Soft-focus lenses produce a soft, glowing image of the subject—a pleasant effect considerably different from the unpleasant effect of out-of-focus images made with a regular lens, or blurred images caused by camera or subject movement. The soft effect is greatest at maximum aperture; when the lens is stopped down. Most soft-focus lenses for 35mm cameras have control rings that allow you to adjust the degree of spherical aberration (and hence, softness) from great to none.

You can simulate the effect of a soft-focus lens by making a double exposure with a regular lens: Make the first exposure in focus, then make a second exposure on the same frame with the lens focused too close or too far for the subject. It's best to mount the camera on a tripod for this, to keep the two images in register.

Caring for Lenses
Caring for lenses is easy, and important if you want yours to have long and accomplished lives.

When removing or attaching a lens, don't force it. Read the camera manual for the proper procedure (it generally involves aligning an index mark on the lens with an index mark on the camera's lens mount) and follow it. If the lens doesn't lock into place or release easily, you're probably not following the procedure in the book. And, of course, don't drop the lens (or camera)!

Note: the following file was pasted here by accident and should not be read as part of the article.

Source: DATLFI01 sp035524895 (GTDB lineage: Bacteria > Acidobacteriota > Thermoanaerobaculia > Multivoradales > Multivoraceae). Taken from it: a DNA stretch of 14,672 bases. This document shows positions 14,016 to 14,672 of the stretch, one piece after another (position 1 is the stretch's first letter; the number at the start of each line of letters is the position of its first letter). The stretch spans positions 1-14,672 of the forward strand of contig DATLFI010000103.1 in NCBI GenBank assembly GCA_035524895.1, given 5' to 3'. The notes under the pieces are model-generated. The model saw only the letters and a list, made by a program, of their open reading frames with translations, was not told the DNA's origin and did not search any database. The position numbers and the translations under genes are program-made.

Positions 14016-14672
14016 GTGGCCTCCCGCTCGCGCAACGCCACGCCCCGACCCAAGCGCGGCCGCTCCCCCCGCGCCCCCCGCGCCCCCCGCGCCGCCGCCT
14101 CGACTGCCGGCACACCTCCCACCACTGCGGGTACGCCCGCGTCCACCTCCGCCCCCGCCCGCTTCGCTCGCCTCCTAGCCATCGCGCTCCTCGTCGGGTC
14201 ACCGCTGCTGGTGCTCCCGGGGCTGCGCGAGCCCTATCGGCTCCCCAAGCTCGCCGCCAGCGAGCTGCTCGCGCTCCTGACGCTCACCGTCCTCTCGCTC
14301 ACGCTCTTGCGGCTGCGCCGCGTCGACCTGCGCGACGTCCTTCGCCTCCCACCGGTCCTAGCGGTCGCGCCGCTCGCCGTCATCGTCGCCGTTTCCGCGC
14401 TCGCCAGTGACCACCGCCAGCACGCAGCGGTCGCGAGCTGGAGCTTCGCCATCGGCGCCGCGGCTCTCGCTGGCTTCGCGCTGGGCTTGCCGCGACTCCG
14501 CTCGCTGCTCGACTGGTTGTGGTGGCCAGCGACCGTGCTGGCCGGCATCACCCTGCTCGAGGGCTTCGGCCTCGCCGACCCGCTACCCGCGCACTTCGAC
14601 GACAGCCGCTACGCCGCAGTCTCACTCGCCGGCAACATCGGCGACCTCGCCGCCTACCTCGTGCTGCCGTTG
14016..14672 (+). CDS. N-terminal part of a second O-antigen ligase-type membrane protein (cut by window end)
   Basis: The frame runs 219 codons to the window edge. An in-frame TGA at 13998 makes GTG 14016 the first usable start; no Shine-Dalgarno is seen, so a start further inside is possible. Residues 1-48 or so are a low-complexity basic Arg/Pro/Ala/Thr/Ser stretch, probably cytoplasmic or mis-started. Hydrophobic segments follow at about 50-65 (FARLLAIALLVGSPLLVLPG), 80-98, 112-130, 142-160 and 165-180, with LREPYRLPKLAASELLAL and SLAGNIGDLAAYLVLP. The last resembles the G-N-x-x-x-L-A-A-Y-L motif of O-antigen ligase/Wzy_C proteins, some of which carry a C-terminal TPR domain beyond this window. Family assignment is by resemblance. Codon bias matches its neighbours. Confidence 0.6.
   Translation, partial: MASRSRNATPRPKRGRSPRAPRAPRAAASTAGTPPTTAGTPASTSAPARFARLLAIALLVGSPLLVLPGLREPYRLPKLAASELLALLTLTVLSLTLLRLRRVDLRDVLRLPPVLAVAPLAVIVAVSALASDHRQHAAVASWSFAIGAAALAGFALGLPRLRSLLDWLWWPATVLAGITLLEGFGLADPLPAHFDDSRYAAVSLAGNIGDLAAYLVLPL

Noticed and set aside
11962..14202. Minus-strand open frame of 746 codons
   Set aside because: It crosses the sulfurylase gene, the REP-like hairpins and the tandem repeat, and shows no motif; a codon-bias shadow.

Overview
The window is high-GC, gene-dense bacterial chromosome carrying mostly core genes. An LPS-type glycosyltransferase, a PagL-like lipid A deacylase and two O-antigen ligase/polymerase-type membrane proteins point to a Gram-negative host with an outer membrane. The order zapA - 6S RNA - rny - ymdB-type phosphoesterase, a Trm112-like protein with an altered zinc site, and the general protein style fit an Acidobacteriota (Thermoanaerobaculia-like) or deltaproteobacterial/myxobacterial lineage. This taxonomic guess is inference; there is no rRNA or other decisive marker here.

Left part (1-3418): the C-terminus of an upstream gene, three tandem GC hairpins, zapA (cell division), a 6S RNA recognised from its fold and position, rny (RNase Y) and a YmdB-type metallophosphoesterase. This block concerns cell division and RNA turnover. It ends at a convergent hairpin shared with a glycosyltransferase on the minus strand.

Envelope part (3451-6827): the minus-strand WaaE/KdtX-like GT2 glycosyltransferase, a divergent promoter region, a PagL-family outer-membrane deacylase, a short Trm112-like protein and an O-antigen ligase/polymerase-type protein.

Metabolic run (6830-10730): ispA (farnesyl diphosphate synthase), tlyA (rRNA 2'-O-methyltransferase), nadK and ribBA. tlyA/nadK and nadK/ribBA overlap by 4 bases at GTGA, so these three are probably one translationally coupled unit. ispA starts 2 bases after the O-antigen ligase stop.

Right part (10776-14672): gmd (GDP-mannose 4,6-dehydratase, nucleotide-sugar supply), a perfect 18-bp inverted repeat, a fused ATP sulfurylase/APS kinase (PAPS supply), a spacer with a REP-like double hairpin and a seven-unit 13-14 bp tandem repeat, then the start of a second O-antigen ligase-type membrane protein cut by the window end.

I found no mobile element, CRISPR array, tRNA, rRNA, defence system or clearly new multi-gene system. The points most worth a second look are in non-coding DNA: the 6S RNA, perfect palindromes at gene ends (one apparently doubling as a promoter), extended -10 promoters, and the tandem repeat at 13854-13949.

When the lens is not attached to the camera, keep it capped front and rear (lenses do come with front and rear lens caps—don't lose them). Keep the lens in its case or in a padded compartment of your camera bag when not in use.

Some experts recommend keeping a skylight or UV filter on the lens at all times for protection—the filter will absorb the dirt and dings that the front lens element would otherwise suffer. Other experts point out that the filter is an excuse not to be as careful with the lens and it adds two more glass or plastic surfaces to degrade image quality. They recommend using a filter only when its specific effect is needed—or if the lens is endangered by blowing dirt or sand. In any event, keep the filter clean and scratch free if you use it, otherwise you'll be better off without it.

Keeping your lenses capped when not in use will help them stay clean, but sooner or later, the front and rear elements will need cleaning. Cleaning them properly will keep the lens ready to shoot sharp photographs.

First, use a soft camel's-hair lens brush to gently flick away large dust particles from the lens surface. Next, blow away remaining particles with a blower brush or spray can of compressed air (don't spray the air directly at the lens; spray at an angle to the surface). Apply a small amount of photographic lens-cleaning fluid to a piece of photographic lens-cleaning tissue (never apply liquid cleaner directly to the lens—it might seep inside the lens around the edges of the element). With a drop or two of fluid on the tissue, gently clean the lens using a circular motion, starting at the center of the glass and working out to the edges. Work gently—while photographic tissue is not likely to scratch the glass, it's very easy to scratch the fragile multicoatings, and a scratch on either produces the same effect: degraded images. Finally, gently buff the lens with a fresh, dry piece of lens tissue.